- Sep 13, 2007
- Northern VA suburb of Washington, DC
LG just dropped the price of their mainstream OLED's $500 -- love my 65" CX!!!
Note - you don't need high luminance - you need ENOUGH to cover the dynamic range of the material PLUS enough to overcome the reflected light from the room.
With a good polarizer and coatings in front to eliminate reflections, high brightness is not really as important as one thinks.
This has been my experience also. I once had enough points on my AmEx that I got a 32 inch XBR LED for free. It now is in the room where my wife walks on the treadmill.I've had better luck with Sony for TVs than any other brand. More money, but better performance and longevity.
More expensive, but since I don't buy very often, I don't care, plus prices keep going down, as performance improves.
Sadly any set over five years old cannot even be donated to Goodwill or Salvation Army. I had an old "flat screen" CRT 24-inch Sony that must have weighed 40 lbs. I donated it to a halfway house. They were thrilled to get it. We have donated other things like old iMac computers to a local women's shelter. They are always grateful and I am always glad to help them.I struck out on my first attempt for that reason. In addition, she raises the question of what to do with the old one since it still works.
You’re going to love the OLED. I have a relatively older one from Sony (A8F), but it’s still incredible. Streaming 4K content, or watching UHD Blu-Rays is incredible, especially with my 5.1.4 Dolby Atmos set-up.I just ordered an LG OLEDCX65 (4k, HDR) to replace my 9 year old Panasonic Plasma (1080p) and can't wait to get it as it will be a major improvement. I think you will see the a substantial benefit as well. Costco just put them on a major sale as has Amazon and Best Buy.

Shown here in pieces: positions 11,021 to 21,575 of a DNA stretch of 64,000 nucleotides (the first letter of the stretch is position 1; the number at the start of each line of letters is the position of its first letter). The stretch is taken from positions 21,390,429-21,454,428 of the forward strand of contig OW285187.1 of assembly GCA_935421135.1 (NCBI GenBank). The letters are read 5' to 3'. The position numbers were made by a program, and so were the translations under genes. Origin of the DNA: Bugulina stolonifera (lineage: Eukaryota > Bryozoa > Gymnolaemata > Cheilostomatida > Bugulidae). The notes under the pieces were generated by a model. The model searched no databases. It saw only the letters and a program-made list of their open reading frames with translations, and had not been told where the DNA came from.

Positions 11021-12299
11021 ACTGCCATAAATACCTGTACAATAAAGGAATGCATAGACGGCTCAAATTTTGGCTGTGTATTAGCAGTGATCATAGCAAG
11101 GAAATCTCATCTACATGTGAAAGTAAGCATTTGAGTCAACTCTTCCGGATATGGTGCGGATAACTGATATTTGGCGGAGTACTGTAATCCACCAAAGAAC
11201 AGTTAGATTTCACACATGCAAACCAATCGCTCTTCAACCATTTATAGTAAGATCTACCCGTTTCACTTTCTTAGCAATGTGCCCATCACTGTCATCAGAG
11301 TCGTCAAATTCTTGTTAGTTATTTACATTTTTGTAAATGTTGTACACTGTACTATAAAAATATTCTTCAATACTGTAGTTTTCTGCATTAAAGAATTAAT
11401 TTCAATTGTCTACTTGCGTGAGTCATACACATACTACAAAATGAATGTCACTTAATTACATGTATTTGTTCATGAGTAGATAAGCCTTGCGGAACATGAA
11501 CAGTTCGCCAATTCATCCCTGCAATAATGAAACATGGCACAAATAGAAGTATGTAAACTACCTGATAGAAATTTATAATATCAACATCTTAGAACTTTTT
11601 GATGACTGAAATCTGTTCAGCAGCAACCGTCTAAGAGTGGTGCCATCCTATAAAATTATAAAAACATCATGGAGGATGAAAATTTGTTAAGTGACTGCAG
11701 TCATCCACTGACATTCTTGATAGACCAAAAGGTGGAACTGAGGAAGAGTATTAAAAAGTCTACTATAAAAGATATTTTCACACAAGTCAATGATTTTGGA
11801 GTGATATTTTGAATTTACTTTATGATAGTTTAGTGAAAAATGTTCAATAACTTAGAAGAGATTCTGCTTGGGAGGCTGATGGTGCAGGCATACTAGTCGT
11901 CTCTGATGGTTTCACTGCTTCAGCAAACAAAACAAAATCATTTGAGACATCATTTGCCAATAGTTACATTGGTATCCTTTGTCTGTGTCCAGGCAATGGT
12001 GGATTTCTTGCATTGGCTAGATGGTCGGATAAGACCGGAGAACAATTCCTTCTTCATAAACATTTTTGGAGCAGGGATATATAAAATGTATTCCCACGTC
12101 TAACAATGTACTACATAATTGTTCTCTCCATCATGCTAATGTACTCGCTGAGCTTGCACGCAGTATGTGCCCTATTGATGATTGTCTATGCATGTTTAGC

There are multiple things to know such as viewing angles; appropriate size for how far away you sit, panel type (LED or OLED), light array (edge or local dimming); HDR type (HLG, HDR10, HDR10+ or Dolby Vision) HDMI cables (2.0 or 2.1) and more:
I recommend that you do your education and research here as there is a lot to know:
We have Netflix (and Apple), but we also rent from Amazon. They have a reasonable selection if you do not mind paying the rental fee.This discussion about t.v. hardware is interesting from an imaging point of view, but for me the issue is not so much the device as what there is to watch on it. We like movies and have Netflix and Apple TV but so many times we are disappointed as our dislike of violent movies eliminates a large fraction of them. We have more luck with TCM, Cinemoi and a couple of other channels on our cable and of course there's also sports and special interest programs, but nothing at this point that would motivate us to replace our several years old HD t.v., considering also that we don't sit close to the set and don't have room for anything really big.
While Prime members get access to a lot of content for free (and one of the reasons that we joined years ago since we don't have cable), I do not believe that you need a Prime membership to access movies. We use a Roku box hooked up to our TV, so I suspect that whatever hardware brings you Netflix should also offer you Amazon Prime (even thought you are not a Prime member). There are more details here: https://www.amazon.com/gp/help/cust...p_left_v4_sib?ie=UTF8&nodeId=GZCHXL8CUW3VWJQP .What's the mechanism for doing this (download to computer?) and is it just for Prime members?
I have rented movies from Amazon Prime. They usually run $4 - $6 for a one-time viewing, but that's less than theatre tickets these days.While Prime members get access to a lot of content for free (and one of the reasons that we joined years ago since we don't have cable), I do not believe that you need a Prime membership to access movies. We use a Roku box hooked up to our TV, so I suspect that whatever hardware brings you Netflix should also offer you Amazon Prime (even thought you are not a Prime member). There are more details here: https://www.amazon.com/gp/help/cust...p_left_v4_sib?ie=UTF8&nodeId=GZCHXL8CUW3VWJQP .
Agree to disagree.It is a connected device, but I wouldn't consider it any worse than a laptop, phone or tablet. My smart tv's are auto-updated, most apps are pre-installed, and the data collection is going to happen but it's going to be less about "you" and more about viewing habits.
So many people are afraid of this data collection stuff when it's nowhere near as bad as it is being made out to be. Analytics are what help improve products...this shift to removing the ability for companies to collect data and analytics is going to have downstream effects that aren't all positive.